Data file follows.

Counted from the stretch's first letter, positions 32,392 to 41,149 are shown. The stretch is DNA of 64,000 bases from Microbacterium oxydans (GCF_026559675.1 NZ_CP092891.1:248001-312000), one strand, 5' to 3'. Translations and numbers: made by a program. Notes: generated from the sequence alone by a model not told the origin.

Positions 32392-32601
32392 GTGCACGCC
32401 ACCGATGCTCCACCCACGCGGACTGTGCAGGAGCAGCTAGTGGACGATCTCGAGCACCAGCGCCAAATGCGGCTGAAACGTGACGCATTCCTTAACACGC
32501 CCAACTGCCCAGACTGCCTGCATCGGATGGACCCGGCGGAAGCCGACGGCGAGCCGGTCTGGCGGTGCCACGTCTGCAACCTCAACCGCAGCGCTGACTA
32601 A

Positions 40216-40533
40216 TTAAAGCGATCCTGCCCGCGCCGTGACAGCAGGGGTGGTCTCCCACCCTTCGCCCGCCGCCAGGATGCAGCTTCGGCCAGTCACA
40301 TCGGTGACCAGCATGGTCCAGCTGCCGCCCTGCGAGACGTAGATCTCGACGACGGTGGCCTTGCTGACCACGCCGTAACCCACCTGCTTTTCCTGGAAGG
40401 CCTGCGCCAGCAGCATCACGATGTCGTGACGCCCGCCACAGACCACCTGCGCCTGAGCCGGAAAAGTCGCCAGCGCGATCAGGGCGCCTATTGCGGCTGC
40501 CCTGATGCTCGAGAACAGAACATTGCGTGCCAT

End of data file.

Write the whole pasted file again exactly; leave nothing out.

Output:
Counted from the stretch's first letter, positions 32,392 to 41,149 are shown. The stretch is DNA of 64,000 bases from Microbacterium oxydans (GCF_026559675.1 NZ_CP092891.1:248001-312000), one strand, 5' to 3'. Translations and numbers: made by a program. Notes: generated from the sequence alone by a model not told the origin.

Positions 32392-32601
32392 GTGCACGCC
32401 ACCGATGCTCCACCCACGCGGACTGTGCAGGAGCAGCTAGTGGACGATCTCGAGCACCAGCGCCAAATGCGGCTGAAACGTGACGCATTCCTTAACACGC
32501 CCAACTGCCCAGACTGCCTGCATCGGATGGACCCGGCGGAAGCCGACGGCGAGCCGGTCTGGCGGTGCCACGTCTGCAACCTCAACCGCAGCGCTGACTA
32601 A

Positions 40216-40533
40216 TTAAAGCGATCCTGCCCGCGCCGTGACAGCAGGGGTGGTCTCCCACCCTTCGCCCGCCGCCAGGATGCAGCTTCGGCCAGTCACA
40301 TCGGTGACCAGCATGGTCCAGCTGCCGCCCTGCGAGACGTAGATCTCGACGACGGTGGCCTTGCTGACCACGCCGTAACCCACCTGCTTTTCCTGGAAGG
40401 CCTGCGCCAGCAGCATCACGATGTCGTGACGCCCGCCACAGACCACCTGCGCCTGAGCCGGAAAAGTCGCCAGCGCGATCAGGGCGCCTATTGCGGCTGC
40501 CCTGATGCTCGAGAACAGAACATTGCGTGCCAT